Disgraced Taco Bell Exec Suing Uber Driver He Assaulted for $5 Mil
In a bizarre turn of events, a guy who was caught on camera attacking his Uber driver is now suing the driver… for catching it on camera.
Then-Taco Bell marketing executive Benjamin Golden was living más on the night of October 30th, indulging in the kind of alcoholic revelry that accounts for 78% of all Taco Bell purchases. And initially, he chose to do the right thing, by deciding to take an Uber rather than drive under the influence.
But then he did the wrong thing by drunkenly failing to give directions to the driver, Edward Caban. And then he did the wrongest thing by beating up Caban after he was kicked out of the vehicle for being too intoxicated.
The whole incident was captured on camera and posted to YouTube. The confrontation begins at around the 2:25 mark, and turns violent at about the 3:15 mark. Take a look [WARNING: Video contains NSFW language]:
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Golden, 32, was jailed on four misdemeanor charges and fired by Taco Bell after the video went viral. Afterwards, he gave a teary-eyed apology to CBS News and said that he was remorseful for his actions. However, it appears that now, upon further reflection, Golden has decided that he was the real victim in this whole mess.
You see, the incident took place in Newport Beach, California, where state law forbids recording someone without their consent, which Golden says he never gave. Golden claims that as a result of the video, he has “suffered severe emotional distress, humiliation, anxiety, fear, pain and suffering, and the loss of his job,” all of which apparently amounts to a cool $5 million in damages.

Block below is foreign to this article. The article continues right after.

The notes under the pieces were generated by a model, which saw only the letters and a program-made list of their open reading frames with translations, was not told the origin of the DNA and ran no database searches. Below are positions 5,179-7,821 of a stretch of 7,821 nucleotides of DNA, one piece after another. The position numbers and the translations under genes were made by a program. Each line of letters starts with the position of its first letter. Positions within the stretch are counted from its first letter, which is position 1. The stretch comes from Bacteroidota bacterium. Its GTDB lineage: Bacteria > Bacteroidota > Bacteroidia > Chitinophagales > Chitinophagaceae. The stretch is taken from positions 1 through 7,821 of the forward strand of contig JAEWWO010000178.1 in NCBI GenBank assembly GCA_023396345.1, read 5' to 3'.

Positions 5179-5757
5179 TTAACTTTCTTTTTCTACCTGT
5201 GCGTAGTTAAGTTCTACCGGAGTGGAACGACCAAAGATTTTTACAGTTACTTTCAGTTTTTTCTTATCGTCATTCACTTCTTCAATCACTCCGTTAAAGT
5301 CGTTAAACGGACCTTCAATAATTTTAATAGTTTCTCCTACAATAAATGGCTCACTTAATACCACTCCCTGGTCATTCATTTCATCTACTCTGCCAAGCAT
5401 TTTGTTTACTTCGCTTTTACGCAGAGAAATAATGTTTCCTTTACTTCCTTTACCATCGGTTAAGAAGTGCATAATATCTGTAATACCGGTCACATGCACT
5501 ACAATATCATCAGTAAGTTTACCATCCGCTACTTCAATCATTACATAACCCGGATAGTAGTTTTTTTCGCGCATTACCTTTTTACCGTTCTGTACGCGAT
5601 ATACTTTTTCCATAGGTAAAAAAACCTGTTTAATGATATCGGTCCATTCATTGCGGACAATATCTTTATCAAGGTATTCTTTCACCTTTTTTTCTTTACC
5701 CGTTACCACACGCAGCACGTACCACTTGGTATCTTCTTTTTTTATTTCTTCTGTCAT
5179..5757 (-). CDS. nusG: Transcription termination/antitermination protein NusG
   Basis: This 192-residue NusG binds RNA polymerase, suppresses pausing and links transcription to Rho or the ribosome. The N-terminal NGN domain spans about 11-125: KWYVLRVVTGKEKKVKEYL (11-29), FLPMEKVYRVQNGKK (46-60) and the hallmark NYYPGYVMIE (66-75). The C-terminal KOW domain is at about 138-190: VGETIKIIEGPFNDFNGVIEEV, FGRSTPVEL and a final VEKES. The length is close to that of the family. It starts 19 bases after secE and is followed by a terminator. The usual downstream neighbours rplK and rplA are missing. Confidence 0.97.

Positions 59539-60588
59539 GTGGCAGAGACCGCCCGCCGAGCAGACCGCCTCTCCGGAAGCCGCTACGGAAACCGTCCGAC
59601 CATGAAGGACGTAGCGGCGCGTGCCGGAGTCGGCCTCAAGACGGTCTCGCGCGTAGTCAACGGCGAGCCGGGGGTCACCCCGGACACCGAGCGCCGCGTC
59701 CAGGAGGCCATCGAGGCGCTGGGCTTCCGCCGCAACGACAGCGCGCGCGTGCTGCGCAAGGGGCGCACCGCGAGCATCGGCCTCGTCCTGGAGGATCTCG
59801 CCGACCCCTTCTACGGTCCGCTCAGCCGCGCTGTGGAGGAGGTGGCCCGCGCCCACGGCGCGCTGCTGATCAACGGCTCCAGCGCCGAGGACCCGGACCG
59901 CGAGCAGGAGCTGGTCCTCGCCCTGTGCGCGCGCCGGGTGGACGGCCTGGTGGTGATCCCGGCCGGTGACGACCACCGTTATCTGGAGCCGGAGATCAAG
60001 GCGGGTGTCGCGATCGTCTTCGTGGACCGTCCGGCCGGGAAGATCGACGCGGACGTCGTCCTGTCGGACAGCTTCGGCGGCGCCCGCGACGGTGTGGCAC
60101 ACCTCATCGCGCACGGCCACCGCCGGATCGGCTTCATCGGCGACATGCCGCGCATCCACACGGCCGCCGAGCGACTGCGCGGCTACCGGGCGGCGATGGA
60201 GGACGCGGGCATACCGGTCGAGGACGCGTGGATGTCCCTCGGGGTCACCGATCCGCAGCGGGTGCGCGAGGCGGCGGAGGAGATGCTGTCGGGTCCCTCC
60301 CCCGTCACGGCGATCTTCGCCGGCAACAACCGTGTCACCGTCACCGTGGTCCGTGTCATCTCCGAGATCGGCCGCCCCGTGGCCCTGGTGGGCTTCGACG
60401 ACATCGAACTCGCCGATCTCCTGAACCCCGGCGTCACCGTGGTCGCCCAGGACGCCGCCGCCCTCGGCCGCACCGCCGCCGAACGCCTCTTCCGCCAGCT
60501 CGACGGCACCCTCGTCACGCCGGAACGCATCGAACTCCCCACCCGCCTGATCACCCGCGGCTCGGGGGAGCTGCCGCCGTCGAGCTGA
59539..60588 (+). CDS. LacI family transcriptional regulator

However, Caban’s lawyer is countering that the driver did tell Golden he was recording their ride (which isn’t shown in the video, but would be hard for Golden to dispute, since he admitted in his CBS interview that he has no memory of the event). Also, the Uber driver’s attorney believes that California’s law only applies to audio recordings, not video ones.
Suing a guy that you attacked is certainly a creative strategy (Golden and his lawyers seem to be “thinking outside the bun,” if you will). But its chances of succeeding are probably as good as the chances that an Uber driver has a spare $5 mil to pay in settlements.
Patrick Grieve was born in Southwestern Ohio and has lived there all of his life, with the exception of a few years spent getting a Creative Writing degree in Southeastern Ohio. He loves to take road trips, sometimes to places as distant as Northeastern or even Northwestern Ohio. Patrick also enjoys old movies, shopping at thrift stores, going to ballgames, writing about those things, and watching Law & Order reruns. He just watches the original series, though, none of the spin-offs. And also only the ones they made before Jerry Orbach died. Season five was really the peak, in his opinion. See more articles by Patrick.